He was diagnosed about 7 months ago with ADHD and tried a few medications before being put on adderall - which definitely is helping but his mood swings are getting more frequent and more violent/heightened. Today he in a totally calm voice informed me he wasn't taking his medications, nor going to school. I did my best to disengage and give him time to get on the ball. I called u[p a few times "get dressed" "come down"..."yeah" he responded but never did. Then he got really silly...yelling out "pee pee poo poo" and taking pictures off my walls and saying "do you like this...I PAINTED IT HAHAHAHA"...sounds pretty tame right...but the look in his eyes/on his face and his tone was just creepy and weird. I will admmit he knows how much silliness bothers his dad and I and sometimes he does it just to tick us off...so it could've been that..I dont know. Anyhow I had to send difficult child 1 off to school by himself cause I knew the meltdown was coming and sure enough it did.

    "F* YOU, F* THIS, YOU UGLY B*, YOU CANT MAKE ME, SCREW YOU...i'm sure you've all heard it. he pushed past me a few times trying to get out of the house, I wouldnt let him. asked him to calm down in his room and then we'll talk. I spent the next 40 mins trying to hold his door closed and then eh started threatening to go out the window...now we're pretty much wrestling (SIGH how did it come to this???) to keep him from going out the window, then the door, then the window. I tried to call my husband, no luck. Ended up calling a social worker and then an emergency contact number for kids in crisis. The lady talked to me a few mins then asked to talk to difficult child 2. /by now he's called me every name in the book, trashed his room, ripped up books etc. Gets on the phone with this lady he's never met/talked to and is nice as PIE. I wanted to rip his little head off :( She tells him all the same stuff i've been trying to and then they have a nice little chat..how nice for you two.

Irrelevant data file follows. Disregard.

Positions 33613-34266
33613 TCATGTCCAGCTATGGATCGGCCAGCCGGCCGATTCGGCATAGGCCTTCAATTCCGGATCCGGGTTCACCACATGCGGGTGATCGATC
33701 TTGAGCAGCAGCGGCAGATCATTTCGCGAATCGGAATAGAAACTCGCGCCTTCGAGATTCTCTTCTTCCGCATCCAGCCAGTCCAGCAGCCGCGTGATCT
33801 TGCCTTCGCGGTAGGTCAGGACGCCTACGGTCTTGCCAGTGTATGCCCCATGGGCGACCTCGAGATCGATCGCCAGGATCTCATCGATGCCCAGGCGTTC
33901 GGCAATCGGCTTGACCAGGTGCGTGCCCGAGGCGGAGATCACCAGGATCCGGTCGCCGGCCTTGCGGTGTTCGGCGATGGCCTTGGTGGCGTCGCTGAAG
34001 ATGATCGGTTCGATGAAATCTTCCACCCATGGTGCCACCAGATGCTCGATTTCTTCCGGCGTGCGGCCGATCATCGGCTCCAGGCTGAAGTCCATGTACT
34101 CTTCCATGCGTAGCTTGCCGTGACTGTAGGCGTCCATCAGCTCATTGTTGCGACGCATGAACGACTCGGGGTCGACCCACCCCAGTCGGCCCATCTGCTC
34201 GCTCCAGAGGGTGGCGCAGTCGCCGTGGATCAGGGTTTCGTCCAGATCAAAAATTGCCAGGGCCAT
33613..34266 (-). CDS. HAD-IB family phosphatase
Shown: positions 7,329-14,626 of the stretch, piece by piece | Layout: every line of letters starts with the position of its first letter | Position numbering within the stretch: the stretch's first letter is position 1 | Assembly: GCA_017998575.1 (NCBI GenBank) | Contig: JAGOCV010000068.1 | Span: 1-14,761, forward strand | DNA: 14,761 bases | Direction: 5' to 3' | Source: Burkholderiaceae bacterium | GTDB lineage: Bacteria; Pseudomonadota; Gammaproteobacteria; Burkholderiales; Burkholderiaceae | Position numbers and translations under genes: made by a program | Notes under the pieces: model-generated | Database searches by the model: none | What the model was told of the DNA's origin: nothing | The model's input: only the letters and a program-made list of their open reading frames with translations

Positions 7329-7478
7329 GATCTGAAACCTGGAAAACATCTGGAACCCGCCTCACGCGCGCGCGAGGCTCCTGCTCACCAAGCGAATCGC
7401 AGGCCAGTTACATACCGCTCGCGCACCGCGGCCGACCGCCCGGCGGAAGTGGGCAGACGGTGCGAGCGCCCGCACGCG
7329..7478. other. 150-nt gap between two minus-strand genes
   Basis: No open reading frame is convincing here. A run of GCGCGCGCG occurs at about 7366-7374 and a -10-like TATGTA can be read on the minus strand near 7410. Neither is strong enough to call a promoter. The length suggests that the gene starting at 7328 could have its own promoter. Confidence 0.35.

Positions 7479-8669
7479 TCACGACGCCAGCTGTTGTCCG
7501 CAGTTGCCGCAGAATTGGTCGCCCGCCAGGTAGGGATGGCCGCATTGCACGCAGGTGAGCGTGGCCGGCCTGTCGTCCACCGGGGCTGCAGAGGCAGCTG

She asked him to get ready for school...so he did (wow). Then she talks to me again, advising me to take him to a doctor, go to parenting classes, read this, that..make a sticker chart (do you know HOW FAR BEYOND sticker charts we are??).

    I am pretty much ready to give up on this. I've had to quit 2 jobs because of this kid, and we ended up having to go bankrupt. I've given up everything professionally, and socially (noone will babysit him). I don't see any light at the end of this tunnel. I cry myself to sleep 6 nights out of 7...i wrack my brain...what did i do wrong, what didn't i do right, where did it all go downhill.

    I really do love him, but feel like I walk on eggshells and wait for the next big explosion. I've lost all confidence in my parenting abilities...affecting how I parent my other two (luckily they're good boys and are staying on track). I go to be thinking about him, walk up in the night dreaming about him and walk up in the morning dreading waking him up. I constantly feel sick to my stomach as soon as he gets "the look" or "the tone" I almost feel like I'm either going to throw up or poop my pants. I'm a grown woman for goodness sakes and i'm afraid of a 9 year old :(

    I dont even knw what i've written here..its all so jumbled in my head and the mroe i type and recall the more tears are flowing and I dont want to cry anymore....i just want him to stop this. If you knew me in real life you'[d be shocked that i'm thinking of giving up my child to foster care (or whoever the heck will take him). I was always the mom bringing in cupcakes, going on class trips, where the neighbourhood kids come to play...now i'm just a weepy sobbing mess.

    UGH..thanks for the vent...school's almost out I need to dry the tears and get ready for round 2
  2. slsh

    slsh member since 1999

    Hi, welcome, and many gentle hugs to you. Your post ... well, I could have written it 10 years ago. In fact, I think I did. ;)